Unfreezing Carbonite: The Knights Of The Old Republic Comic
On April 24th, 2014, it was announced that the Expanded Universe of Star Wars was to become Legends. In Legends, those stories would exist outside the canon timeline. Basically, they were frozen in carbonite. Preserved to those, who seek them out. Below is one such story recommended to readers to check out.
Knights of the Old Republic
Knights of the Old Republic comic series from Dark Horse original released in January 2006 and ran as a monthly comic until February 2010. The series consisted of 50 issues, and a short one-off issue to set up the comic. Written by John Jackson Miller, who played many times in the Star Wars sandbox. Canon novel A New Dawn, and Legends novel Kenobi being great recommendations of his work.
This article’s focus is on the zero issue Crossroads and issues 1-6 Commencement. The artist was Brian Ching, with Travel Foreman substituting in one issue. The colorist was Michael Atiyeh. The series can be currently collected under a three volume Omnibus as Knights of the Old Republic or Star Wars Legends Epic Collection: The Old Republic (Currently only the first volume has been released in the newer version). The difference between the two in the physical version is the size. In addition, the Omnibus is no longer in print as it was released under Dark Horse.
The Setting of The Knights of the Old Republic
Set approximately 3,964 years before A New Hope, and about 8 years before the first Knights of the Old Republic video game comes a tale of vengeance. Long before the First Order was a twinkle in Snoke’s eye. Way before the heroics of Luke Skywalker. Before the trial of Ahsoka Tano comes a tale set during one of the many wars of the Mandalorians and Republic. The Sith of that time were vanquished, for around 30 years. Fear of their return was rising. The Jedi Order was against joining the Republic in their war against the Mandalorians, but a select few Jedi took up the cause. One of those was a famous Jedi known simply as Revan! And… this story was not about him. This story was about the notorious Zayne Carrick!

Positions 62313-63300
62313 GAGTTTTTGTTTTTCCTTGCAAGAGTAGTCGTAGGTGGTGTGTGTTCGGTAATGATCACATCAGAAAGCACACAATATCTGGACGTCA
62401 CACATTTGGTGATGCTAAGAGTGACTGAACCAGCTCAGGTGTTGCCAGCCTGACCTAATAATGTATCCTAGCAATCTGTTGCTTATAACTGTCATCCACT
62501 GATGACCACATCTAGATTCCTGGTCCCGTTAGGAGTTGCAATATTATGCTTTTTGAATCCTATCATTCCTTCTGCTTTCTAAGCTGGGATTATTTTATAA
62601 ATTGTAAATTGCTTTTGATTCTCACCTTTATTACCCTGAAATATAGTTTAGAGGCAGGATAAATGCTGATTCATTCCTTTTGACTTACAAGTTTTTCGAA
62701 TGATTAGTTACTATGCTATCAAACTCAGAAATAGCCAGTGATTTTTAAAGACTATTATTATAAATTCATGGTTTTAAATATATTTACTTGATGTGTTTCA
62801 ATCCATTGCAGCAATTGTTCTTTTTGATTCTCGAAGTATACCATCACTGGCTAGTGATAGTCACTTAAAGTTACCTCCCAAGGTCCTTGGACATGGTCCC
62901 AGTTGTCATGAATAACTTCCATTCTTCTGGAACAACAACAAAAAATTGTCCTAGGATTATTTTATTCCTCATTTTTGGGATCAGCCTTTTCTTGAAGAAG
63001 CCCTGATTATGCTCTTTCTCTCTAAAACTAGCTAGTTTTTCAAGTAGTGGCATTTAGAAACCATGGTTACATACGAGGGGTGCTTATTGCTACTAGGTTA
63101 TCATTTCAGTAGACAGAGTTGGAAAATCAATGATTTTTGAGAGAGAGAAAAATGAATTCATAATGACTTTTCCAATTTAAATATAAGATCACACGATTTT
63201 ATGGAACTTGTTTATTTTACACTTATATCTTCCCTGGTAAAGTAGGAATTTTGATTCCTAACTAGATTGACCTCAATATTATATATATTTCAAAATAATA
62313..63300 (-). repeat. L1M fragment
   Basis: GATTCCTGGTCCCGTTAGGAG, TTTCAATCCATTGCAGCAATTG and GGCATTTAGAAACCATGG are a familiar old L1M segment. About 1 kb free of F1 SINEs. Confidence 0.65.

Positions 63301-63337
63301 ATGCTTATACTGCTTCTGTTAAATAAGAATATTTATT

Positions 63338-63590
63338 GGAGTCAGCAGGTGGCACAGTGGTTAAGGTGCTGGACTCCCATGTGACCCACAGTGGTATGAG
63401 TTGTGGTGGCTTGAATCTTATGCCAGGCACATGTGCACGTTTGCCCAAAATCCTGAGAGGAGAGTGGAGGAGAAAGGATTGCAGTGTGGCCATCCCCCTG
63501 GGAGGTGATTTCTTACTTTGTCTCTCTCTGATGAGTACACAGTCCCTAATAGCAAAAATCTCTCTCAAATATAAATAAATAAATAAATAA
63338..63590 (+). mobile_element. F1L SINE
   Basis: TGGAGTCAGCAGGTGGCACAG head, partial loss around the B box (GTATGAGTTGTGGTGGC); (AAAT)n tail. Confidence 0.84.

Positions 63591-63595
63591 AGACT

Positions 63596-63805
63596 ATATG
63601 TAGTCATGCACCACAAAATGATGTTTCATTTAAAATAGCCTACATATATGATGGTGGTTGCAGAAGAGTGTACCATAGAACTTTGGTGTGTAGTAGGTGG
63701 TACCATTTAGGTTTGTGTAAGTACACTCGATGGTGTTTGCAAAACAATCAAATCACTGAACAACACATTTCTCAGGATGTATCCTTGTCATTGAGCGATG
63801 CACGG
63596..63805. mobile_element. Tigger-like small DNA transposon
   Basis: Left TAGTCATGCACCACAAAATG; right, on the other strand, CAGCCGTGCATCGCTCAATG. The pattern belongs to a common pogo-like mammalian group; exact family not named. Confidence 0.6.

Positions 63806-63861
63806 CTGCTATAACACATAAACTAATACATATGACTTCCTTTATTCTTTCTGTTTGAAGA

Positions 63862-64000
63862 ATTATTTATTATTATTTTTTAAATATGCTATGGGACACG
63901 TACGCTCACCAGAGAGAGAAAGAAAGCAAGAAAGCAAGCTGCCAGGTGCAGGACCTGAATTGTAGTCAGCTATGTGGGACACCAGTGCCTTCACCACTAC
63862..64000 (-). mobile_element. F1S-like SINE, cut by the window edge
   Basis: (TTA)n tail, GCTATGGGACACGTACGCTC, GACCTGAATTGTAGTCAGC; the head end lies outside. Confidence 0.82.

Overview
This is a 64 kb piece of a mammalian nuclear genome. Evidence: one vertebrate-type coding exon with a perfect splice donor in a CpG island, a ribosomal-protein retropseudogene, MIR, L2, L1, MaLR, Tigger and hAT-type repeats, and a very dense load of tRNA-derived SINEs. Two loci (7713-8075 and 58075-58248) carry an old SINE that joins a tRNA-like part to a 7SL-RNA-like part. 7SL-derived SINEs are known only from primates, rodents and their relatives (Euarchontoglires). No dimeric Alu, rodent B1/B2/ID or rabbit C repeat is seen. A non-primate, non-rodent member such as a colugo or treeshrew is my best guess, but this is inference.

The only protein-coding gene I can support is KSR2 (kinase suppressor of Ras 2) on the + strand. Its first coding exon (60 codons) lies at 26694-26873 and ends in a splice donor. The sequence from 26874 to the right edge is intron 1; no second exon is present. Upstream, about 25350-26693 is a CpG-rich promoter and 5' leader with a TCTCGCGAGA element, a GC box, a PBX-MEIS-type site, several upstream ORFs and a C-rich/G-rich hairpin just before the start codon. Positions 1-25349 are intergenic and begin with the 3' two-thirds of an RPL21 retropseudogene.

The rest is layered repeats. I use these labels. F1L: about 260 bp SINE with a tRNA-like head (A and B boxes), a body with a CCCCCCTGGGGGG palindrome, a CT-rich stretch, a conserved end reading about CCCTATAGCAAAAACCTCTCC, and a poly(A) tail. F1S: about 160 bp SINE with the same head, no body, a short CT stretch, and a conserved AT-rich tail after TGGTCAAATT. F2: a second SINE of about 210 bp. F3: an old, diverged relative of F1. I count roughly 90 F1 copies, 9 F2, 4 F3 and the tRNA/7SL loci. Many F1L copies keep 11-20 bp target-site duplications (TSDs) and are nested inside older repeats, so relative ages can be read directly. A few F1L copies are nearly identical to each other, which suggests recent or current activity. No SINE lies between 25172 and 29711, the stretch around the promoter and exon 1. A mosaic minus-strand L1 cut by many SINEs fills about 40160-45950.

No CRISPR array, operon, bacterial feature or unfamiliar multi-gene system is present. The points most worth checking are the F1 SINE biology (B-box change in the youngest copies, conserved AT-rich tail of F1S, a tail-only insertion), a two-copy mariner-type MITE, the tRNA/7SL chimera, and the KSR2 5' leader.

Human Padawan Zayne Carrick was not as sensitive to the Force as his Jedi Master Lucien Draay wished him to be. He was not really that attuned at all to the Force… But he had heart. One of five Padawans on the formerly lucrative business world of Taris, he was edging toward the end of his training. At least he hoped to be. It wasn’t the lack of determination on his part. No, the Force wielded in his future a natural occurrence of mishaps and disaster. What the Crossroads issue made clear were his ongoing attempts to apprehend local “entrepreneur” Marn Hierogryph (Gryph for short). The snivvian Gryph was quite the fast-talking con artist that Zayne hoped to bring to justice. To find some redemption to his lack of skills. He did not catch him that issue.
The Commencement Arc
In the Commencement arc, we are told a tale of self-fulfilling prophecies and the danger that come, when altering one’s destiny. The mystery of this arc and the series hinges on the self-told lies of those five Jedi Masters on Taris. The fear they fed themselves in their search to prevent the inevitable shone in full force. A fear that caused Zayne Carrick so much pain. What started out as a simple story of Zayne capturing Gryph spirals out of control at a shatter point in Zayne’s life. Jedi Knighthood was thrown off the menu as the catch of the day became murder. Four dead Jedi Padawans. Zayne became murder suspect number one (as did his accomplice Gryph).